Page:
“Alleluia, the Lord is risen!” “The Lord is risen indeed, alleluia!”
Lord Jesus, on this day when you were in the grave, please help us to rejoice even as we lament and to weep for the pain that remains in our lives even as we look forward to Easter morning joy.
The violence of our world had taken its toll on him. What the Roman whip and crown of thorns hadn’t taken out of him, the pain of betrayal and the sting of rejection certainly had. Jesus’ body had once been able to hew boards from trees. No longer. Now, he’s unable to bear the weight of the cross as he stumbles up the hill on his way to Golgotha, the “place of the skull.”
The disciples don’t know it, but everything is about to change. After years of being with Jesus, they don’t realize that this meal will come to be known as their “Last.” Once supper is over, once the table is cleared, they will all abandon their Lord. Everything will change.
In many of Jesus’ parables, there is some kind of “happy ending.” Some parables end with a miraculous harvest, an unexpected family reunion, or a feast that only welcomes unlikely guests. As we read through today’s parable, we hope for a happy ending, but no. It gets dark, really dark.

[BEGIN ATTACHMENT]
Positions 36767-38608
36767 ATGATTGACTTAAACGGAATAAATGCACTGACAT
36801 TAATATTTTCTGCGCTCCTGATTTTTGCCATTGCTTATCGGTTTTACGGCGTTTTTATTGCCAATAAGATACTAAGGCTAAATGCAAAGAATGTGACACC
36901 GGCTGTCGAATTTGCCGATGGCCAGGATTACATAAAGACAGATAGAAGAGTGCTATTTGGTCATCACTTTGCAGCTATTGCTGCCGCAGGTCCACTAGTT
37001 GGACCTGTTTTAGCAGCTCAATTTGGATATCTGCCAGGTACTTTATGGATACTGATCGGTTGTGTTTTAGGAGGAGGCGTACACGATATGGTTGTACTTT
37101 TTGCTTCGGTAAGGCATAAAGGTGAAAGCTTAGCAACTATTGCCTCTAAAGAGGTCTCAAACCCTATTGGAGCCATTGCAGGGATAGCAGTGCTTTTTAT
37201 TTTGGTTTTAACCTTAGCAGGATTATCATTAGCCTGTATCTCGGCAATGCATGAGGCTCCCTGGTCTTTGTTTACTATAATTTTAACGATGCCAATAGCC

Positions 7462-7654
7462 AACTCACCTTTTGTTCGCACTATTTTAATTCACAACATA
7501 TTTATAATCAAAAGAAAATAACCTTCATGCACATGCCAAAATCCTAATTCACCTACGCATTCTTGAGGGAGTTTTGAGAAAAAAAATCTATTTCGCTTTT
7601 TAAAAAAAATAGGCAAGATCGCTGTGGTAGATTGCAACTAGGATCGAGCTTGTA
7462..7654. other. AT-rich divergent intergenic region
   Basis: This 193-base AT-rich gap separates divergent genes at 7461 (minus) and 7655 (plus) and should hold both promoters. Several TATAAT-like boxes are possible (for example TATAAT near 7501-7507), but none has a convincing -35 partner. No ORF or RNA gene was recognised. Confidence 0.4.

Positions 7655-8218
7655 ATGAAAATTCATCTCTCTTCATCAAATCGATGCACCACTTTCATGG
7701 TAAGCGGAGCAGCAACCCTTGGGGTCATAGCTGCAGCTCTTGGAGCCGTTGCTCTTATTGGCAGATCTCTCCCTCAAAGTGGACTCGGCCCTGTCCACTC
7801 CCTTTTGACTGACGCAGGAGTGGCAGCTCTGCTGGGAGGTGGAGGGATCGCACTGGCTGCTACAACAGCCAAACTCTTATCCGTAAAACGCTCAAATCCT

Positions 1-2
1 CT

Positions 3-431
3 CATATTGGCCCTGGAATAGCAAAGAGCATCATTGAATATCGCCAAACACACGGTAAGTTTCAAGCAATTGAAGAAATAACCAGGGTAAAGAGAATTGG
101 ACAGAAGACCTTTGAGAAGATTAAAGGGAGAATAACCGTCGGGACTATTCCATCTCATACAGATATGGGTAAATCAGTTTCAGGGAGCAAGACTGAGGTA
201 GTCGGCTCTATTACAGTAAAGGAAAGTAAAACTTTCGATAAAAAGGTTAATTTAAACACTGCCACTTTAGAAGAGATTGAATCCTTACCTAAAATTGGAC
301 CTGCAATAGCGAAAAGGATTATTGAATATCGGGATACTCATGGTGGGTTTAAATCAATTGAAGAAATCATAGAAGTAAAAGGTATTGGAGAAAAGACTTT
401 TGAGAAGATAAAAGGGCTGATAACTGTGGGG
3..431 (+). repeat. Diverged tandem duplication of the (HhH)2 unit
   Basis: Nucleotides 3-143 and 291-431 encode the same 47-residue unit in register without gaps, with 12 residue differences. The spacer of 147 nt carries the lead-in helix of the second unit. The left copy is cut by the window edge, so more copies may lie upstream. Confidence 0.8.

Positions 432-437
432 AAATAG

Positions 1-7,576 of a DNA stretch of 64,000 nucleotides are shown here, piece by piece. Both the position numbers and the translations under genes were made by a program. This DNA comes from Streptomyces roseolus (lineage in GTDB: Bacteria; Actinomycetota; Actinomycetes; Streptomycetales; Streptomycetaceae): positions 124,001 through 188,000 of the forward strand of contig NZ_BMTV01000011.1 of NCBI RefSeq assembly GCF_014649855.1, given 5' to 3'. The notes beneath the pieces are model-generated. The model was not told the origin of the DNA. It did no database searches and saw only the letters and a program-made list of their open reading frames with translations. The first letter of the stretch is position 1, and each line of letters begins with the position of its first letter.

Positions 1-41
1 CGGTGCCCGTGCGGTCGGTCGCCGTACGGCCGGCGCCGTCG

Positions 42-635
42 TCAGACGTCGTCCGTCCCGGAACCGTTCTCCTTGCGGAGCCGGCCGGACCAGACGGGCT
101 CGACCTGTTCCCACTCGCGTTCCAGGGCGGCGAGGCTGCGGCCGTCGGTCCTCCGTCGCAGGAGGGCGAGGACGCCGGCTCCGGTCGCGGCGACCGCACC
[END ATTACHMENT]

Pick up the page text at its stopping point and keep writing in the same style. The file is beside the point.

Here Jerusalem’s religious leaders directly ask Jesus “by what authority” he’s doing the things he’s been doing. What gives him the right to act like a king (Triumphal Entry)? Who has licensed him to act as a spiritual leader (healing, teaching, symbolically cleansing the Temple)? Why does Jesus think he can challenge them?
So, instead of getting wrapped up in conditional statements about forgiveness, understand that God has unconditionally forgiven you, no matter what you’ve done.
Redemption: A Guided Prayer Exercise
This passage from Mark begins with Jesus predicting his death to the disciples, and in response, James and John ask about having seats next to him in paradise. The other disciples are angry, and I like to think I would have been angry along with them. But in truth, it’s more likely I would have been one of the disciples angling to sit right next to Jesus.
The desperation drives him. It creates a bit of a spectacle as he runs up to Jesus and throws himself down. “ What must I do?”